|Official languages||Dutch, French and German|
|Membership||Belgium, the Netherlands, and Luxembourg|
|Coordinating Council and Secretariat||Brussels (Belgium)|
|Consultative Interparliamentary Council||Amsterdam (Netherlands)|
|Arbitration Court||Luxembourg (Luxembourg)|
|Establishment||24 August 1936|
|National Currencies||Belgian franc, Netherlands guilder and Luxembourgish franc.|
|Accounting Unit||Benelux florin/florijn (Bƒ) (since 1940)|
The Benelux Economic Union is an customs, economic and monetary union in Western Europe comprising three neighboring countries, Belgium, the Netherlands, and Luxembourg. These countries are located in northwestern Europe between France and Germany. The Union's name is formed from the beginning of each country's name.
Origins of Benelux
The origins of the Benelux Economic Union are in the customs and economic cooperations treaties signed between Belgium and Luxembourg after World War I. After the economic crisis of 1932 and collapse of the Conference on European Union (1934), talks between Belgium, Luxembourg and the Netherlands began in order to incorporate the three countries in customs unions and further economic integration. The result was the Benelux Treaties (Customs Regulation Treaty, Treaty Regulating Foreign Trade, Monetary Agreement Treaty, and Common Institutions and Cooperation Treaty). These treaties where approved between 1935-1936. The treaties establishing the Benelux are limited to a period of 50 years.
Rights of Citizens and member states
As stated in the Common Institutions and Cooperation Treaty, all citizens and residents of Benelux states have the same conditions of:
a) freedom of movement, sojourn and settlement;
b) freedom to carry on a trade or occupation, including the rendering of services;
c) capital transactions;
d) conditions of employment;
e) social security benefits (health and social welfare);
f) taxes and charges of any kind;
g) exercise of civil rights as well as legal and judicial protection of their person, individual rights and interests.
The Common Institutions and Cooperation Treaty also states that being an intergovernmental organization it requires that national parliaments vote or approve common legislation, and have wide powers to ratify and reform the Benelux Treaties. Also the judiciary of member states elects and names the judges of the Arbitration Court.
The Benelux Treaties pooled the iron and coal resources between the three states. The main economic success was the coal and steel production. It increased during the following yeas and promoted postwar recovery. It embraced the industrial conversion of post war heavy and light manufacturing sectors. It also enabled the development of a chemical and pharmaceutical industry.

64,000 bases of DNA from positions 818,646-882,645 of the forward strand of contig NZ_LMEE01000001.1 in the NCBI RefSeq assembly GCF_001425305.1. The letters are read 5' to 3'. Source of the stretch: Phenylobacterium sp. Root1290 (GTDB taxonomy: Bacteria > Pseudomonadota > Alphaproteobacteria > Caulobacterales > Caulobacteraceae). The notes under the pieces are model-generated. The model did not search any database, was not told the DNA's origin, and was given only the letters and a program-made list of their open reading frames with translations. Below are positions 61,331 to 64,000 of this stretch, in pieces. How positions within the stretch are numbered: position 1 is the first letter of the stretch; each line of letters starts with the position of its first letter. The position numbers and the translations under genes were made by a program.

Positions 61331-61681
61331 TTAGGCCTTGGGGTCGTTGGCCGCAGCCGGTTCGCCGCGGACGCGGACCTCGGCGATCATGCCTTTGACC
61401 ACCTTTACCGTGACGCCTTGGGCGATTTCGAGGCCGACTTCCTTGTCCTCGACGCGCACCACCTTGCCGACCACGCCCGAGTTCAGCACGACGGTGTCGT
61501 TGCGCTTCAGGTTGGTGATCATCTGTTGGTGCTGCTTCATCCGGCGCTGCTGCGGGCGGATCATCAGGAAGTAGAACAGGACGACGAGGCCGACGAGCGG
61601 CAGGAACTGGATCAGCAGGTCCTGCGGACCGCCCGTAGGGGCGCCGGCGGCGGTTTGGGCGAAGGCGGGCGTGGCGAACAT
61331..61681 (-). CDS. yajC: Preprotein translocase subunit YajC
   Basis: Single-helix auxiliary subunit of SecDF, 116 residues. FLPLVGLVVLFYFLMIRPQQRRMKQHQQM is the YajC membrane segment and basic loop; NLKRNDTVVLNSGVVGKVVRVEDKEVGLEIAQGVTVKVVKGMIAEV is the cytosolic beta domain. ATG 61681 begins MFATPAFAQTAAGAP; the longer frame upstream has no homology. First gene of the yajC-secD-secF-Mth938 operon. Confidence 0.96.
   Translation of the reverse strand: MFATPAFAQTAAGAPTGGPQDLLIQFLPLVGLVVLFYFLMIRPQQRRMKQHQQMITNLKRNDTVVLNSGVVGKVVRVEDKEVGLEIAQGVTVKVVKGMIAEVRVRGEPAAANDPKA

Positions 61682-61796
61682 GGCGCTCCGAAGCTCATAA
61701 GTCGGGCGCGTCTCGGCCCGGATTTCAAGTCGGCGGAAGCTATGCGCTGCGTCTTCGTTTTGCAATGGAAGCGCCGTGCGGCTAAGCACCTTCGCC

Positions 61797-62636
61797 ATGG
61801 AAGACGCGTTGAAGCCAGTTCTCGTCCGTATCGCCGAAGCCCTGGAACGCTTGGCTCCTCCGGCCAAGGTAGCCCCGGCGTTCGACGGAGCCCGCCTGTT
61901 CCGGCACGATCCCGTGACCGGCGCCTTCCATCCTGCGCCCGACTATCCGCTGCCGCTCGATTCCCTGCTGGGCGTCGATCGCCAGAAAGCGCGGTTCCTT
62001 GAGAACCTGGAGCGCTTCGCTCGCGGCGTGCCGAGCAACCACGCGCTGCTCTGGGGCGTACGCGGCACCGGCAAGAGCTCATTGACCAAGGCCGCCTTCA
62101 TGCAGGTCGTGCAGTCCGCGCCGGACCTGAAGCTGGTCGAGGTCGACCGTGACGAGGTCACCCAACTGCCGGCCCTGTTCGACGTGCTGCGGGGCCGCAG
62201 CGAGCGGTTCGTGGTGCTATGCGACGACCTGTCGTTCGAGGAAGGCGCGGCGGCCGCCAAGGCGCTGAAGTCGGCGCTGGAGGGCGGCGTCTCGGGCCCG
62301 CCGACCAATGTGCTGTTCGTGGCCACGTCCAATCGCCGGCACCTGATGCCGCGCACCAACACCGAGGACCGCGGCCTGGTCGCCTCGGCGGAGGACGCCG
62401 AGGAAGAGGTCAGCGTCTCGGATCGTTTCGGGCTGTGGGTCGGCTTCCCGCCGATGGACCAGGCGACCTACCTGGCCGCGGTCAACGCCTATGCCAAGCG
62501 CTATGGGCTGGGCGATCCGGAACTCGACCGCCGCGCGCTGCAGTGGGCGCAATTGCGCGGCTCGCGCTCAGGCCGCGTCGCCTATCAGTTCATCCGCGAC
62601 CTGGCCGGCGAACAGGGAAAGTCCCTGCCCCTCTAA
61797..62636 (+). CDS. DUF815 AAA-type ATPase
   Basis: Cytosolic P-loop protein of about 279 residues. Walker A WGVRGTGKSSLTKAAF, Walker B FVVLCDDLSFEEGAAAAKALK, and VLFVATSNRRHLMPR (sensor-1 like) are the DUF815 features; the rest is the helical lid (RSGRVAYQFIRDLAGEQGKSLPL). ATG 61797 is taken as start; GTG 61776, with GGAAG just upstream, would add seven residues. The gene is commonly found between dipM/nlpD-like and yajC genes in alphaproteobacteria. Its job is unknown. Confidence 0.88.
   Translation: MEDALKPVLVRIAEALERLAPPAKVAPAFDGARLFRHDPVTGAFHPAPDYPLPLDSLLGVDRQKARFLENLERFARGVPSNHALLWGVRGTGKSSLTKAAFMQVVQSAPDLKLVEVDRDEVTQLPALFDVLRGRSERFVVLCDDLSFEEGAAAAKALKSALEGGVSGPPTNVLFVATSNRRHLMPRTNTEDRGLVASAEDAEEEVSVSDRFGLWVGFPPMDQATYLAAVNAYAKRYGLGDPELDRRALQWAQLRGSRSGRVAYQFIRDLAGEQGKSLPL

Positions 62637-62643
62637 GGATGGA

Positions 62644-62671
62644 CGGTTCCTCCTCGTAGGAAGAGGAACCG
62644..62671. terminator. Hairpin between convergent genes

Postal and transport rates are standardized, and so are banking services, between the member states. In 1940 a common accounting unit was created, the Benelux florin/florijn (Bƒ)
It also promoted investment in the territories of the Commonwealth of States and colony of Belgian Congo. The later becoming a major pole of investment and development after the Société Générale de Belgique was broken up in 1940 by order of the Arbitration Court. The Congo Agreement (1941) reaffirmed Benelux's free movement of workers, capital, services, and goods in the Belgian Congo.
Institutions of Benelux
The Benelux Treaties established are:
- Coordinating Council, integrated by the heads of governments and the Secretariat. It is the chief political entity and representation of the Benelux. It meets every six months.
- Committee of Ministers;
- Consultative Interparliamentary Council, integrated by representatives of the three parliaments. It consists of 49 members: 21 Members of Parliament from Belgium, 21 from the Netherlands and seven from Luxembourg;
- Administrative Council for Customs Regulations;
- Administrative Council for Trade Agreements;
- Administrative Council for the regulation of foreign trade; and
- Arbitration Court, composed of judges from the highest courts of the three States
The Treaties established that additional conventions or treaties can be proposed by the Coordinating Council or Council of Ministers, and approved by the national parliaments so they can become national law.
The full members countries are:
Associated agreements states:
|Member state||Capital||Area (km2)||Population||Main languages||Currency||Status|
|Belgian Congo||Leopoldvill||2,344,858||French, Dutch and Lingala (lingua franca)||Congolese franc||Colony of Belgium|
|Federation of the East Indies (Indonesia)||Batavia (Jakarta)||1,938,314||Dutch, Indonesian and Javanese||Nederlands-Indische gulden||Member of Commonwealth of States|
|Netherlands Antilles (formerly know as Dutch West Indies)||Willemstad||980||Dutch, Papiamento and English||Netherlands Antillean guilder||Member of Commonwealth of States|
|Suriname||Paramaribo||163,821||Dutch and Sranan Tongo||Surinamese guilder||Member of Commonwealth of States|